On March 15, 2022, the Second Circuit rejected an appeal brought by ExxonMobil attempting to block investigations by the New York and Massachusetts Attorneys General into historical claims made by Exxon regarding climate change. These cases have a long procedural history in both state and federal courts as Exxon has employed multiple procedural vehicles to attempt to halt the investigations. Generally, both investigations relate to whether Exxon intentionally mislead investors and the public regarding its knowledge and the risks of climate change. We’ve previously discussed many of the twists and turns in these cases including:
- Dismissal of ExxonMobil’s Massachusetts State Court Case
- The Massachusetts Supreme Judicial Court’s rejection of ExxonMobil’s appeal of the state court dismissal
- Exxon’s loss at the United States Supreme Court
- Massachusetts AG Healey’s lawsuit against Exxon
- Denial of Exxon’s motion to dismiss AG Healey’s lawsuit
Most recently, Exxon, arguing a number of constitutional challenges, appealed from a judgment of the United States District Court for the Southern District of New York that dismissed its complaint against the New York and Massachusetts Attorneys General and denied leave to amend its complaint as futile. Exxon filed separate claims, later consolidated, against the New York and Massachusetts AGs in an attempt to prevent their investigations into its historical knowledge of climate change. As to the New York AG, the court held that Exxon’s appeal was moot because the New York AG already concluded its investigation in an enforcement action, in which Exxon prevailed. For the Massachusetts AG, the court held that the various claims brought by Exxon were precluded by res judicata because Exxon either did, or could have, raised the issues in the Massachusetts State Court case referenced above. Accordingly, AG Healey’s lawsuit continues.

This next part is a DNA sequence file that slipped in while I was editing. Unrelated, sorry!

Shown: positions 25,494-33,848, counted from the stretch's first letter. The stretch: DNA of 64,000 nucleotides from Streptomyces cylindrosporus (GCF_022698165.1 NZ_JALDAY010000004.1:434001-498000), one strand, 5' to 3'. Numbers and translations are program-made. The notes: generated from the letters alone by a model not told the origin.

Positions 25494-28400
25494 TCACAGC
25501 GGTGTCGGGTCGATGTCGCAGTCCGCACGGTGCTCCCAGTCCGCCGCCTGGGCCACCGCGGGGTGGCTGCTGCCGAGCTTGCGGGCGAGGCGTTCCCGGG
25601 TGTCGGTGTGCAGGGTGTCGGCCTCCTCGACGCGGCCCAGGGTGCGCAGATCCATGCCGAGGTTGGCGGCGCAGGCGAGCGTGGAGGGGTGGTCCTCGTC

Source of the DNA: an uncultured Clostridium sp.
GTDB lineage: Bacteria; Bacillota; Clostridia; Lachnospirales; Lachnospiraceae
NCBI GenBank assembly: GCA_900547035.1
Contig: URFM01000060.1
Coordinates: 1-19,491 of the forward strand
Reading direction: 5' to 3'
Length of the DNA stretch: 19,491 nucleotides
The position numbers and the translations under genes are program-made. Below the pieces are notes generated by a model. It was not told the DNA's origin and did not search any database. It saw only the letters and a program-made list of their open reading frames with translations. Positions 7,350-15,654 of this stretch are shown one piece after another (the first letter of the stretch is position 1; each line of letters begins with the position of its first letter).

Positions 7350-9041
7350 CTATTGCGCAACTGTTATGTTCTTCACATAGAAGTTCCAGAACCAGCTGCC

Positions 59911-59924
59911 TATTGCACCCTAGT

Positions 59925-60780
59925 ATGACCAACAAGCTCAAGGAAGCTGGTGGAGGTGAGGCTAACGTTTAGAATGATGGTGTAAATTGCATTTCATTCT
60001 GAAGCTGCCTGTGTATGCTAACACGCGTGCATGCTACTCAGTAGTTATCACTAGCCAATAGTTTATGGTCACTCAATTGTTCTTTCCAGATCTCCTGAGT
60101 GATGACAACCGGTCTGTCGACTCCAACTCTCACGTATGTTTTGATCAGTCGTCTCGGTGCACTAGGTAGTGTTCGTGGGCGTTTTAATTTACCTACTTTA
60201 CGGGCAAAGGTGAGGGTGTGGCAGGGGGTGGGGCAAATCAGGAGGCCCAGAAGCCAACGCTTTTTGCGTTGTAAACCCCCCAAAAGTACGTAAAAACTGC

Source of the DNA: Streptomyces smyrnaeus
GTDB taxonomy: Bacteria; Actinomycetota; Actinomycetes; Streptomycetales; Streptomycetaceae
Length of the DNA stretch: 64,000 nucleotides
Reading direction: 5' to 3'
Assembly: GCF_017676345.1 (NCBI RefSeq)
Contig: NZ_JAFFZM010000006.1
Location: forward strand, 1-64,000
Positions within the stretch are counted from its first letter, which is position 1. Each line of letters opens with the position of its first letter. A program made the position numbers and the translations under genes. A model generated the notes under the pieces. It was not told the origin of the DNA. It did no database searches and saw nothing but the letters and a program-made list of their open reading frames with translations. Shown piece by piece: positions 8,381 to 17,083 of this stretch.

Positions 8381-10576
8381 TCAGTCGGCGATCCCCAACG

In another loss for ExxonMobil, the Suffolk County Superior Court ruled, on March 22, 2022, that it will not be able to argue that the suit brought by the Massachusetts AG is politically motivated. Specifically, the court held that “Exxon has failed to suggest plausibly that the Mass. AG’s actions constitute selective enforcement…. [because] none of its factual allegations (as opposed to the numerous conclusory ones) in the Amended Answer plausibly suggest that Exxon was singled out for disparate treatment.” Further, the court found that Exxon’s allegations do not “plausibly suggest that the Mass. AG is solely engaged in political retaliation and lacks good faith belief that Exxon engaged in fraud.”
Both the New York and Massachusetts AGs’ investigations focused on Exxon’s knowledge of climate change and whether it mislead investors about its knowledge and the risks associated with burning fossil fuels. These investigations were brought on, in part, in response to the growing Environmental, Social, and Governance (“ESG”) focus by investors in analyzing material risks in investments. In June 2021, twelve state AGs, including Massachusetts and New York, sent a letter to the SEC calling “for comparable, specific, and mandatory climate-related disclosures” by SEC regulated firms. On March 21, 2022, the SEC proposed new rules on climate disclosures. In sum, the proposed rules will require climate disclosures in financial statements and Green House Gas emission disclosures in other required filings such as registration statements, periodic reports, and proxy statements. Please review our ESG Alert on these proposed rules for a more in depth analysis.
Stay tuned as we will continue to following the Massachusetts AG’s case against Exxon and the emerging climate related disclosure regulations.